Venice : living on a boat | Paolo
Venice : living on a sailing boat

The day was fantastic, sunny and warm but with a light breeze. Perfect. We went towards Punta Sabbioni, passing in front of Riviera San Nicolò (where I took you last week, remember?), the former Sant'Andrea fortress and the two seawalls, until we stopped and dropped he anchor. That was the nicest moment: Paolo opened a bottle of beer, rolled himself a sigarette and shared with me some of his passions and lots of sea anecdotes. The one that most impressed me was the legend according to which anchovies were once stars and that's why they all run in masses when a big torch is lighten, or that seagulls are sacred and that all boats carry a female name because women were not allowed on ships, with the exclusion of the wooden figurehead.

Then we made lunch: I had brought a simple salad with tomatoes, radicchietto, walnuts and carrots and my special chickpea hummus (special because I add a few dried tomatoes...yum!), while he had bought a super tasty burrata, a veg and mayo salad and lots of bread. How perfect! Hey friends... I could get used to this, in fact I will not hide that I am considering this lifestyle. I don't know if you can understand how I felt, but it was magical. There is nothing as powerful as the sea, when you are there, in the middle of nowhere surrounded by blue, you don't want anything else. Another of his dreams is participating in the solitary world tour competition, which follows the trade winds, thus favourable winds, and takes about 42 days. Something which would possibly allow him to see the whales and experience something unrepeatable. Wow, that would be so awesome!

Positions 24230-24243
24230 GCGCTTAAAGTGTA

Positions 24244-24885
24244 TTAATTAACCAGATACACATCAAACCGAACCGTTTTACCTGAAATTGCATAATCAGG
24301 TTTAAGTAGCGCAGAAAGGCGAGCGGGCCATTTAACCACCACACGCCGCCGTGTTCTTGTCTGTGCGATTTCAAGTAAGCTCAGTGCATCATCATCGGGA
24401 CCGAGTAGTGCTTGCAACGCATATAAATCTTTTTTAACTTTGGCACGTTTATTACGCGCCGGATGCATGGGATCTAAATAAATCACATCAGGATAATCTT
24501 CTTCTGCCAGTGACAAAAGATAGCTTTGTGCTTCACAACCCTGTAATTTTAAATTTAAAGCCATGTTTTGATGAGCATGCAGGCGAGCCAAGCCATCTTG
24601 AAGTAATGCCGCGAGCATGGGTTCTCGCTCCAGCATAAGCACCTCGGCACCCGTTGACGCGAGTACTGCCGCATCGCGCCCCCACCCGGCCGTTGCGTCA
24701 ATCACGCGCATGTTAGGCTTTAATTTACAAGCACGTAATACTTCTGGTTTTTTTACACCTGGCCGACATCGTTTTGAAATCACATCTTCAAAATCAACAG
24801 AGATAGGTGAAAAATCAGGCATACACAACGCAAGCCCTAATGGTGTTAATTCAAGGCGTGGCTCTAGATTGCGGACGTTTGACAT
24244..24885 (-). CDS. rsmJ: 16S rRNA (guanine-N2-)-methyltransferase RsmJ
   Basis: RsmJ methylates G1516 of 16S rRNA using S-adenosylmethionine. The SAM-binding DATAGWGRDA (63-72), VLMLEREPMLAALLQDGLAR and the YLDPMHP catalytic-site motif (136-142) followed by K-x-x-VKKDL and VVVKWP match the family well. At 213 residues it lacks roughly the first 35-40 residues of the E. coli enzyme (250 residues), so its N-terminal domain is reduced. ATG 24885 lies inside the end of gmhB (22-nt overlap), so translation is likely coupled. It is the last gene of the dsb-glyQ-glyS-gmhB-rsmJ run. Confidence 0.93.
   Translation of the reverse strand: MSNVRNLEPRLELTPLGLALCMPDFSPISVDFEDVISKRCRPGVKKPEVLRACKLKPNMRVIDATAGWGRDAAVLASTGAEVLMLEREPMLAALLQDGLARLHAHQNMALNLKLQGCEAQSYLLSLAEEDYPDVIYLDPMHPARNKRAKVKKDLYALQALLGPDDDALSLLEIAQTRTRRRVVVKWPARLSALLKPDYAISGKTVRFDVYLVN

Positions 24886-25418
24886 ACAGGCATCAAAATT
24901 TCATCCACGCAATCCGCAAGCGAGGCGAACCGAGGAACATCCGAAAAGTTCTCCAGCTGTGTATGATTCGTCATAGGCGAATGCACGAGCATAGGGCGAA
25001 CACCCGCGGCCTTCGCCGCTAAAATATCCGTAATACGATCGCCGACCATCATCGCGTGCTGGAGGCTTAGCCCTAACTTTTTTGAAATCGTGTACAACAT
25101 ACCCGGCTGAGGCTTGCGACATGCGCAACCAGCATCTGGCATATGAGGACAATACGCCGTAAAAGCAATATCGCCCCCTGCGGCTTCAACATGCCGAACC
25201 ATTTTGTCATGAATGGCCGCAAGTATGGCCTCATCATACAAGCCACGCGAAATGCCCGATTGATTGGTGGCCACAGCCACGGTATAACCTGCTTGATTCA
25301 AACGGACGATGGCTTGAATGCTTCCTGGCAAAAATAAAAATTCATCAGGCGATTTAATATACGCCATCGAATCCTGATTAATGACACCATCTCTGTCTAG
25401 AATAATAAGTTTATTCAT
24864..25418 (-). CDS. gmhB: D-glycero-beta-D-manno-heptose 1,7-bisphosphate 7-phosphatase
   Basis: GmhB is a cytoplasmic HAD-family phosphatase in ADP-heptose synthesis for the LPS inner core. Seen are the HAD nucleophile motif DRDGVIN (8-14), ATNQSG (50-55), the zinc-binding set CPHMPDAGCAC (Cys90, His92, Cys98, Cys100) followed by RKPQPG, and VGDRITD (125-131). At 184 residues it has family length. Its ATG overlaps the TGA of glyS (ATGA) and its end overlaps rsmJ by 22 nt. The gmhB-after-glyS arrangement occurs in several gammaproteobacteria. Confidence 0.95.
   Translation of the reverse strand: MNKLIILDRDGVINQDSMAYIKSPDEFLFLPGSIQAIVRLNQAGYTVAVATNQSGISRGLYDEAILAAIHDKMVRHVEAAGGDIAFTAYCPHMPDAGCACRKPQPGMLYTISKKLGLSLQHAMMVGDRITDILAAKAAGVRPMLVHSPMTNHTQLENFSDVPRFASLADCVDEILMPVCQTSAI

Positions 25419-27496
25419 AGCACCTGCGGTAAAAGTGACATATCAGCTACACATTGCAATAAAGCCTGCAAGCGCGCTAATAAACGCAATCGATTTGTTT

Venice : easy lunch on a boat

We kept chatting while I helped him with the dishes and ...

I also found out that he writes poems and short stories and that the passion for the sea comes from his father. In fact, Paolo has an elder brother -Marco- who works on a petrol ship and is away all year round, while his father opened two sailing schools. It was their dad who brought them around the lagoon, to islands unknown to most visitors, and taught them about the different varieties of fish. Fishing, of course, is one of his favourite activities and in Venice he catches mainly brills and sea-basses, which he then grills. For a living, he maintains himself with a part-time job at a petrol station. He's quite aware he'll never be rich money-wise, but I think he doesn't care. After all, why would you need fancy clothes and elegant silverware when you have your own freedom?! I don't think there is anything as valuable as our own time and happiness and, as my father used to tell me when I was a child, as long as a person has all the basics and a little extra for a treat, what else do we need ?!

Venice by boat

It was almost 5 pm when we returned. I had to run back home for a private lesson, but felt fulfilled in a way I had almost forgotten... My day was great and I am so happy I had the chance to get to know Paolo more. People are amazing, you see a person all your life, your neighbour, the boy who works at the petrol station, and then you find out how big is his heart and how deep are his thoughts. Speaking with him was so inspirational for me and I am very grateful. Anyway, we agreed to do something together so stay tuned ;-)

Sant'Elena - Diporto

Bye for now and have a nice day!